I'll keep this short....
We all know that TWIT appears to regularly violate other people's copyrights with its "Live Specials." In the same breath they'll bully users of it's own content even when compliant with their purported "Creative Content" licensing.
So today we had yet another "questionable" example of wanton abuse of someone else's copyright in the form of a a "TWIT Live Event" covering the Microsoft Surface announcement.
Now to be completely honest, Microsoft isn't as explicit about rebroadcasting of it's live events as Apple but I did find a general statement of use of the company's Intellectual Property (or IP) that extends to online content.
Specifically: (from the Microsoft website)
"Your use may not be obscene or pornographic, and you may not be disparaging, defamatory, or libelous to Microsoft, any of its products, or any other person or entity."
Laporte and Paul Thurrott repeatedly offered commentary during the "Live Event" that could be considered disparaging of the presenters especially Panos Panay.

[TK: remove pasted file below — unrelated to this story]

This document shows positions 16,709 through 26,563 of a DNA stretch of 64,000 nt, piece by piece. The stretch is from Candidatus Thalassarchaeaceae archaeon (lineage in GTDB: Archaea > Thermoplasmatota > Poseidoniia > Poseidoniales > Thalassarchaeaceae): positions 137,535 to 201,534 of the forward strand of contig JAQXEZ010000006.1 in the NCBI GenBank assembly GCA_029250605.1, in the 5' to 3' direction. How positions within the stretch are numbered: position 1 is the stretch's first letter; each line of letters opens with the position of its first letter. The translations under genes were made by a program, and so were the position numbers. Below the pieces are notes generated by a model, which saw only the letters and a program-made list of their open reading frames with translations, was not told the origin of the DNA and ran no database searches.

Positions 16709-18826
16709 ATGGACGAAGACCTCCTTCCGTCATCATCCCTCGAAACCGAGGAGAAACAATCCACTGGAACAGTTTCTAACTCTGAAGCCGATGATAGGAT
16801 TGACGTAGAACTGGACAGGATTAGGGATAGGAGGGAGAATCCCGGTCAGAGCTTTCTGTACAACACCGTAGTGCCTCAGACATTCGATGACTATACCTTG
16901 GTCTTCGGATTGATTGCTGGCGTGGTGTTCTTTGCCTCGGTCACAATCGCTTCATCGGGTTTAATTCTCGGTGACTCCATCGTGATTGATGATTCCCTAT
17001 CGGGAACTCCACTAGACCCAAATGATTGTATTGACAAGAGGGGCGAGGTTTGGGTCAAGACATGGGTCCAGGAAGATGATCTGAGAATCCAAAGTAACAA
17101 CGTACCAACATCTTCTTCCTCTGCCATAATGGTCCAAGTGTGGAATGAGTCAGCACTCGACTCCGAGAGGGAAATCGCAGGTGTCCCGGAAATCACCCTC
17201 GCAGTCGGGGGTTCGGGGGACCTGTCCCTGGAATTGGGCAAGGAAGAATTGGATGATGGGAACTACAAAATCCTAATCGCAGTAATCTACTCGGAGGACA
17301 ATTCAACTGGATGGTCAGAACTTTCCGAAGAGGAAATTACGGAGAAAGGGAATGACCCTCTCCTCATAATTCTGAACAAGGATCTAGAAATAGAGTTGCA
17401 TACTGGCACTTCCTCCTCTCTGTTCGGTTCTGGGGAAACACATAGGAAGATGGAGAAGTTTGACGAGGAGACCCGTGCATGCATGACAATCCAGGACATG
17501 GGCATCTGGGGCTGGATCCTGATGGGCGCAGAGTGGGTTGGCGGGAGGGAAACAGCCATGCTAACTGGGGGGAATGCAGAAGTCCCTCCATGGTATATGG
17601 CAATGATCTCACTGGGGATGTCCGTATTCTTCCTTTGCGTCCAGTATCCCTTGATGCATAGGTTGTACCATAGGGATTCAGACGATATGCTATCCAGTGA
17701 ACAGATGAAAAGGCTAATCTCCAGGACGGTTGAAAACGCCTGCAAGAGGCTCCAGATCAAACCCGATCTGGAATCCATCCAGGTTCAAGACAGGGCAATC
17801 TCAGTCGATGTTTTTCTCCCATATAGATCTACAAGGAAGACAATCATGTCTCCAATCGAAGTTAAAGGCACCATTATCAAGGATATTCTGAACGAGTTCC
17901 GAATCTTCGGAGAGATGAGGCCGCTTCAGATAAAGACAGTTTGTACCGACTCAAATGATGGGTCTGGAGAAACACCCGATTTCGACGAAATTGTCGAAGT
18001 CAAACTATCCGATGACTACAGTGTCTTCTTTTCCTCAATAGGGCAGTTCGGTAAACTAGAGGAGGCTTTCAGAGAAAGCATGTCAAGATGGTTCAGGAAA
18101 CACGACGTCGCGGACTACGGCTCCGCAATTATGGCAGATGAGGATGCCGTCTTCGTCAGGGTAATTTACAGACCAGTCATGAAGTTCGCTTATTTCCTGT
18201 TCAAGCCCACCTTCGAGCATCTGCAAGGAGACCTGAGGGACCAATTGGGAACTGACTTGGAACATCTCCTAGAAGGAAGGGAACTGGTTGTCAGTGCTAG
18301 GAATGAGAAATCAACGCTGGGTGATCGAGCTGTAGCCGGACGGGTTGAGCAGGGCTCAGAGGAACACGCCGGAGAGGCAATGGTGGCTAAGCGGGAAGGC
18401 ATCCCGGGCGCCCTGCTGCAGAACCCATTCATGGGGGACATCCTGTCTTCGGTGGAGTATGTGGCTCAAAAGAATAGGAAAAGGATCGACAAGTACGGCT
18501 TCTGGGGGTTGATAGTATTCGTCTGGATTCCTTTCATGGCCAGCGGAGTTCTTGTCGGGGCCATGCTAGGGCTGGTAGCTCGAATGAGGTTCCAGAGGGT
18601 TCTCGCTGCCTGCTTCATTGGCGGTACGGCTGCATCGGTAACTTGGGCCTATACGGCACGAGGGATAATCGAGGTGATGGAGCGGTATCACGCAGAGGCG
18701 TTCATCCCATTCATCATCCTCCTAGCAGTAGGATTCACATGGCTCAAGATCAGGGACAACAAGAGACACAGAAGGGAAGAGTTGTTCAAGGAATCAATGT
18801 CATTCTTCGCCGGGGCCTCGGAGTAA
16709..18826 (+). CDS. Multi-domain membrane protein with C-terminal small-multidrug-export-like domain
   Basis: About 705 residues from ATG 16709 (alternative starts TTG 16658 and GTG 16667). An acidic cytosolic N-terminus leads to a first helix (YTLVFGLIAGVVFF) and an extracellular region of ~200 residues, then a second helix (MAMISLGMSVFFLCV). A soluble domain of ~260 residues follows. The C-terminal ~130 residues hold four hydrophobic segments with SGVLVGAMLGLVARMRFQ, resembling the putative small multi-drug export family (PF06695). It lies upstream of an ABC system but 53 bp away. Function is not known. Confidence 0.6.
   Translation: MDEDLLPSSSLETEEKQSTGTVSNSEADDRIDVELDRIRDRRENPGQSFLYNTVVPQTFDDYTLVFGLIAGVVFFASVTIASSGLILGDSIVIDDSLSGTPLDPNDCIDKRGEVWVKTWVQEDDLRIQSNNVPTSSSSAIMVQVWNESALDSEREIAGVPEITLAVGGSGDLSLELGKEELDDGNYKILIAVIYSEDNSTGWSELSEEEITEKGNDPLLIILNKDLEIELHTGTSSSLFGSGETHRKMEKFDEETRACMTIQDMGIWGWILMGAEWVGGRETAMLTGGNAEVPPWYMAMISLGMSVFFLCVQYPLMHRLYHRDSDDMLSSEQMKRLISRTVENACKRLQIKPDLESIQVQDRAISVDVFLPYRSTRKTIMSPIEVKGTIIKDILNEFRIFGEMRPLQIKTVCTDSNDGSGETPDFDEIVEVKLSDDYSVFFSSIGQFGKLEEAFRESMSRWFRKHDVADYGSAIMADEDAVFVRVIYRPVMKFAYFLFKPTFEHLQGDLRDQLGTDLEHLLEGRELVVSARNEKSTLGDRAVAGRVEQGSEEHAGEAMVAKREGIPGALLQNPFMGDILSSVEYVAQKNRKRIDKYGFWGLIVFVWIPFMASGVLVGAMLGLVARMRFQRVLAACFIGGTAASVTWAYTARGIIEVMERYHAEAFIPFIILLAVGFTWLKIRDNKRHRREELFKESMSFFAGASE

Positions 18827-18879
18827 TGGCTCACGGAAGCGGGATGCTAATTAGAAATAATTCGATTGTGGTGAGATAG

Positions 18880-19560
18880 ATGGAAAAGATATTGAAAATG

"You may link to Microsoft content by using either a plain text link with words such as "This way to Microsoft.com" or by participating in an applicable Link Logo program. No other images may be used as a link to a Microsoft site."
Everybody else provided a hyperlink to the event. TWIT decided to embed it in their own content and context. If it were an Apple event there'd be no question how big a NO NO that is.
As for the actual event..
Surface tablets and a big all-in-one called "Surface Studio" that folds down into a desk with a big knob you can put on the screen...
Who cares...this article is about hypocrisy not another boring product launch from a company desperate to be relevant.
BTW, I'm referring to Microsoft but the observation could apply equally to TWIT...
At the end Leo wrapped up the "coverage" in his trademark style with a live read of a "Blue Apron" ad.
Nice of Microsoft to provide content for Leo's "reaction video" and Blue Apron to pay for it with an ad read.
Maybe the term "reaction video" is incorrect. Reaction videos usually don't violate commercial copyrights of whatever's being "reacted" to.